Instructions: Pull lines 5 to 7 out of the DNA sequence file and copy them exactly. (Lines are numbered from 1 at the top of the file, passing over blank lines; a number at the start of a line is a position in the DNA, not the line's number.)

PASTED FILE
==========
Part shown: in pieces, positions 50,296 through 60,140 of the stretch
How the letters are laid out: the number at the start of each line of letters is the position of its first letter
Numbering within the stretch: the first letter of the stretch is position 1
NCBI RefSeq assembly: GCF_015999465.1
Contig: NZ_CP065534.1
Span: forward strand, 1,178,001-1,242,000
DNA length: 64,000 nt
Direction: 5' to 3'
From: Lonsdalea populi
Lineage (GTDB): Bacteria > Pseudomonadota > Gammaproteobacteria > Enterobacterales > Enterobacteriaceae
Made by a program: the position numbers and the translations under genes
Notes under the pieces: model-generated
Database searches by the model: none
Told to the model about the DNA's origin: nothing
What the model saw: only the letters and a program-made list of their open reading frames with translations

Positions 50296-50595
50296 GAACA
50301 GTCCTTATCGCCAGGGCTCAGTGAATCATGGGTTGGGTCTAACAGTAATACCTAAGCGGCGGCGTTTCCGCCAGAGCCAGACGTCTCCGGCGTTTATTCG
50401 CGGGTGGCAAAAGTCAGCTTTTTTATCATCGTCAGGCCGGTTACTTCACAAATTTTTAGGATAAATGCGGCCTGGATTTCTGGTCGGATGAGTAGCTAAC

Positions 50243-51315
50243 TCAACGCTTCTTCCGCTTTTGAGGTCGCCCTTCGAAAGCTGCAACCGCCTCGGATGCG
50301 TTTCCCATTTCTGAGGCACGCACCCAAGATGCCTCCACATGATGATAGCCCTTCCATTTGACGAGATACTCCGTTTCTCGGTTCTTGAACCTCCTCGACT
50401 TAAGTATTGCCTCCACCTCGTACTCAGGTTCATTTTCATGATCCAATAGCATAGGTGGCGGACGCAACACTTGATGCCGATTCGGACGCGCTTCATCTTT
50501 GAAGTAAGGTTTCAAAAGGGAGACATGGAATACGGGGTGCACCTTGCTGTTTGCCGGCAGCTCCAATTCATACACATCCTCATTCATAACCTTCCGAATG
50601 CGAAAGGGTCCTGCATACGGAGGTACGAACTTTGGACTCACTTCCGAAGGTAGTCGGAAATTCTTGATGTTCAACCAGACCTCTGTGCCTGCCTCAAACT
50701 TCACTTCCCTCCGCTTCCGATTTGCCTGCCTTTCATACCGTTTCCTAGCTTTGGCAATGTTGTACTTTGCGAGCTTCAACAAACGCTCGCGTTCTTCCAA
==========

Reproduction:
Contig: NZ_CP065534.1
Span: forward strand, 1,178,001-1,242,000
DNA length: 64,000 nt